How to preserve Iranian nuclear deal?

How to preserve Iranian nuclear deal?

Die Zeit published an article Vielleicht verrennt sich der Iran by Adnan Tabatabai on the Iranian nuclear problem and opportunities for solving the situation. He is the co-founder and director of the CARPO research center in Bonn. As an Iran expert, he advises EU institutions, federal ministries and political foundations on Iranian affairs. Tabatabai is a lecturer at the University of Duesseldorf and an author of the book "Morning in Iran" (Edition Körber, Oct. 2016).

The Europeans are clear about their goal: avoid a military escalation in the dispute with Iran. Fears of this could not be mitigated by US Secretary of State Mike Pompeo, who joined his EU counterparts on Monday in Brussels. The British warning of a "war by accident" is serious - the confrontation between the US and Iran can quickly spiral out of control. Meanwhile, the government in Tehran hopes to use the threat of gradually retreating from the nuclear agreement to persuade its remaining partners to comply with the agreement's terms. After all, Iran wants what the Europeans want: to save the deal, which the United States exited a year ago.

First, the technical aspects of the issue will be explained. The pace and nature of the measures announced so far by Tehran makes it clear that Iran really wants to stick to the agreement. Because these are all reversible and irrelevant to the question of when Iran could spontaneously construct nuclear weapons (breakout capability).

With immediate effect, Teheran will no longer recognize the upper limits for the storage of low-enriched uranium (maximum 300 kilograms) and heavy water (maximum 130 tons) laid down in the Joint Comprehensive Plan of Action (JCPOA). For the sake of the agreement Iran was allowed to export its surpluses to Russia and Oman. Since May 3rd, however, these transactions have been banned under the renewed US sanction regime. The leadership in Tehran deliberately annulled this part of the nuclear agreement, which the United States could not be in compliance with because of Washington's new sanctions.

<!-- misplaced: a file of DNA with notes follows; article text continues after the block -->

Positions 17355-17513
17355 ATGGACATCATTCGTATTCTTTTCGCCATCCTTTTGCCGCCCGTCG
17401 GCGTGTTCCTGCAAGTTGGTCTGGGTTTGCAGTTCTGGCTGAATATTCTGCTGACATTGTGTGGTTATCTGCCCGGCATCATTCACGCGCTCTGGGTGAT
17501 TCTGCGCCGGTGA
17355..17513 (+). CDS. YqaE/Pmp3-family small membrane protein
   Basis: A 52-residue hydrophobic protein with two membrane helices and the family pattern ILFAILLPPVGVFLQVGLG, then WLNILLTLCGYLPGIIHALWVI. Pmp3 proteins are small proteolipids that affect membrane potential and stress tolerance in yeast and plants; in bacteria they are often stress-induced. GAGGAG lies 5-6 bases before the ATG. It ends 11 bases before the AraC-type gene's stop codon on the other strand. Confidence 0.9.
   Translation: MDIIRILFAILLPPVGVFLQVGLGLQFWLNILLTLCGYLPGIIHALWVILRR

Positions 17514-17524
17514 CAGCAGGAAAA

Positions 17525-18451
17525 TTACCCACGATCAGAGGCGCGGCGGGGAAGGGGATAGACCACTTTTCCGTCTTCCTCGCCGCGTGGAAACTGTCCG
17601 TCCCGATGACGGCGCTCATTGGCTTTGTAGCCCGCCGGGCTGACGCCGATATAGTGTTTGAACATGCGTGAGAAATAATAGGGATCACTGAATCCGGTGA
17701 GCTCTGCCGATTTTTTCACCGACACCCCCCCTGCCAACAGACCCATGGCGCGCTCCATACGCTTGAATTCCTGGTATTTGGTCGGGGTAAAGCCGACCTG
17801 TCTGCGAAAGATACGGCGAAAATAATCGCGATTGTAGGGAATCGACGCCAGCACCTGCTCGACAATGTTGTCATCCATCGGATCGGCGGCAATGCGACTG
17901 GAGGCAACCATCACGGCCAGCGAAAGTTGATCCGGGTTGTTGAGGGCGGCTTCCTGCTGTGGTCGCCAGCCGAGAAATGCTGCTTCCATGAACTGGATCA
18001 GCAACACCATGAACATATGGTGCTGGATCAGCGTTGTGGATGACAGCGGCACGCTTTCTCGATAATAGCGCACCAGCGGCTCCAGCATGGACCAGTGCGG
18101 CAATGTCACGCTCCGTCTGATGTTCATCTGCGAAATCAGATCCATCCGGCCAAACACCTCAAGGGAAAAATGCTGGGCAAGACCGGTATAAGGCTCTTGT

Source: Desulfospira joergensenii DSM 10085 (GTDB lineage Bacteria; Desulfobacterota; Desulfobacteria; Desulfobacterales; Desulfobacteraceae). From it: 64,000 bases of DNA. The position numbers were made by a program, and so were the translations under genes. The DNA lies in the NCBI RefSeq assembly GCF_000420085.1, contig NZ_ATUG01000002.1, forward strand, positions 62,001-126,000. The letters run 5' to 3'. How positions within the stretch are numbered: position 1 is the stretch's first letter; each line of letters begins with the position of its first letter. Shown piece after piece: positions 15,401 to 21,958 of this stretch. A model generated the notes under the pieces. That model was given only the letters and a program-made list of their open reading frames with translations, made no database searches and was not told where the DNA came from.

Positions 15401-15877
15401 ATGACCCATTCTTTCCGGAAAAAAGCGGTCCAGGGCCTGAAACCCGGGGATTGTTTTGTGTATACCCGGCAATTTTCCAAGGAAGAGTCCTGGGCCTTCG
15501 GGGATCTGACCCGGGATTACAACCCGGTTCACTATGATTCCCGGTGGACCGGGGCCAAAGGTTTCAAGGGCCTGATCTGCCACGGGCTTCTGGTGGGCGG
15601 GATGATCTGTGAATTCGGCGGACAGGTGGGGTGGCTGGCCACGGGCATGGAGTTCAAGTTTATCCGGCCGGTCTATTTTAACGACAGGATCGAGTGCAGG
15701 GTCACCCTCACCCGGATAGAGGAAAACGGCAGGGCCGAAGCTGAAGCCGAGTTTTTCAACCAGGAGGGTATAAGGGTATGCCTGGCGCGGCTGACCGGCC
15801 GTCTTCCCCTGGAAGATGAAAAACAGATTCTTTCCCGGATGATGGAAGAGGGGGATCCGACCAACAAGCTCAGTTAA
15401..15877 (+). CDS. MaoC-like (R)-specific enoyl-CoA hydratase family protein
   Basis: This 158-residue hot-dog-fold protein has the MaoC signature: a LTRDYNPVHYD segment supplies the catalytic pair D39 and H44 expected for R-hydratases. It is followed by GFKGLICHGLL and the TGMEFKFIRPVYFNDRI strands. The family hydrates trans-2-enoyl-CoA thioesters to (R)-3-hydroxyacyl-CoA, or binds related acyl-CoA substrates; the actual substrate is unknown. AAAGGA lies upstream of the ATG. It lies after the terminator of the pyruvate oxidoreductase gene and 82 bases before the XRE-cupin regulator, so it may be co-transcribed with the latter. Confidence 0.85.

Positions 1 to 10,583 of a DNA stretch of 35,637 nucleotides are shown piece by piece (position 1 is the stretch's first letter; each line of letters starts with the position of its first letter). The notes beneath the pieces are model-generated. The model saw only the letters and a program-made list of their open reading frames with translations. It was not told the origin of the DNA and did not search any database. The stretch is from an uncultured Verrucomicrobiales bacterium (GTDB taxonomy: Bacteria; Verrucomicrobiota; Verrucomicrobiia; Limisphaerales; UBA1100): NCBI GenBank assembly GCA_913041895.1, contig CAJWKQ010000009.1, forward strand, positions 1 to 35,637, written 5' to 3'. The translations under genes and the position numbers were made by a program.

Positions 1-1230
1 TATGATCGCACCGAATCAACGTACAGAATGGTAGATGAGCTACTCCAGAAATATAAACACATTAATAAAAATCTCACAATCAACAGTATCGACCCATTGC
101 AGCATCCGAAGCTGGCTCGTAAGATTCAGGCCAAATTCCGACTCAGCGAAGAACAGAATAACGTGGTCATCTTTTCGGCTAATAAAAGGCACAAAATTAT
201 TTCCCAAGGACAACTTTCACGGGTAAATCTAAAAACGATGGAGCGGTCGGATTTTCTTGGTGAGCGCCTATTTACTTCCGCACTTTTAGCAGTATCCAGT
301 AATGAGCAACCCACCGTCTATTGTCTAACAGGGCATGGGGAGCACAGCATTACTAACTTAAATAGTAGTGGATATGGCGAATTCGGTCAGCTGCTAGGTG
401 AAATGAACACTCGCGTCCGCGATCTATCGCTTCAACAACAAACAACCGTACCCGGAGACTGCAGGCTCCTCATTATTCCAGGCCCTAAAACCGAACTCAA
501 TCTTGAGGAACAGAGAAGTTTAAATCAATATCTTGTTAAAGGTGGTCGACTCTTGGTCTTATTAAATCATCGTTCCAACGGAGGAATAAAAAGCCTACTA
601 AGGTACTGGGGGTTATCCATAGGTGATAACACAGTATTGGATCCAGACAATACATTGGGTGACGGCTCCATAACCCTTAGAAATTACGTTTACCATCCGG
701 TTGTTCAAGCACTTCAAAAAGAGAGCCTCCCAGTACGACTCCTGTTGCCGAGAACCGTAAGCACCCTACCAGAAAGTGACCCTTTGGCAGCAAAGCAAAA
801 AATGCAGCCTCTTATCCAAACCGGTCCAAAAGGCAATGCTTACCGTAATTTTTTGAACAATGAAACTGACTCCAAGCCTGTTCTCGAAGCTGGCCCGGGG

Iranians are disillusioned

Iran further threatened to enrich uranium to a higher degree than the approved 3.67% (unclear whether 5 or 20%) and to reconstruct the Arak heavy water reactor. The latter, according to the JCPOA, was to be modified to a light water reactor with support of the agreement's signatories. So far, this has not happened, and Iran could now move away from it. As an ultimate escalation, aside from exiting the JCPOA - which would immediately render the agreement null and void - Tehran could threaten to opt out of the NPT, reject the Additional Protocol, and / or expel the International Atomic Energy Agency (IAEA) from the country.

Decisions of such great relevance are decided via consensual decision in the Supreme National Security Council. In addition to the president, who is the constitutional chairman of this body,  members of the cabinet, the military, the judiciary and the parliament are represented there. Each decision of the Council represents a cross-factional consensus decision of the leadership elite of the Islamic Republic. As with the decision on the Nuclear Agreement itself, the gradual phase-out approach now outlined is a decision that will be shared among key decision-makers.

The euphoria over the nuclear agreement has long since given way to a great disillusionment among Iran's population. The hoped-for economic upswing did not just fail to materialize but the economic situation has deteriorated rapidly over the past two years. The Iranians are aware that the current economic misery is not solely caused by the US sanctions regime. Its own leadership is equally responsible for this due to the mismanagement and the rampant corruption. Therefore, the now announced strategy of a gradual exit has also to be seen as a domestic signal. An assertion that the government still has some degree of control over the unfolding situation.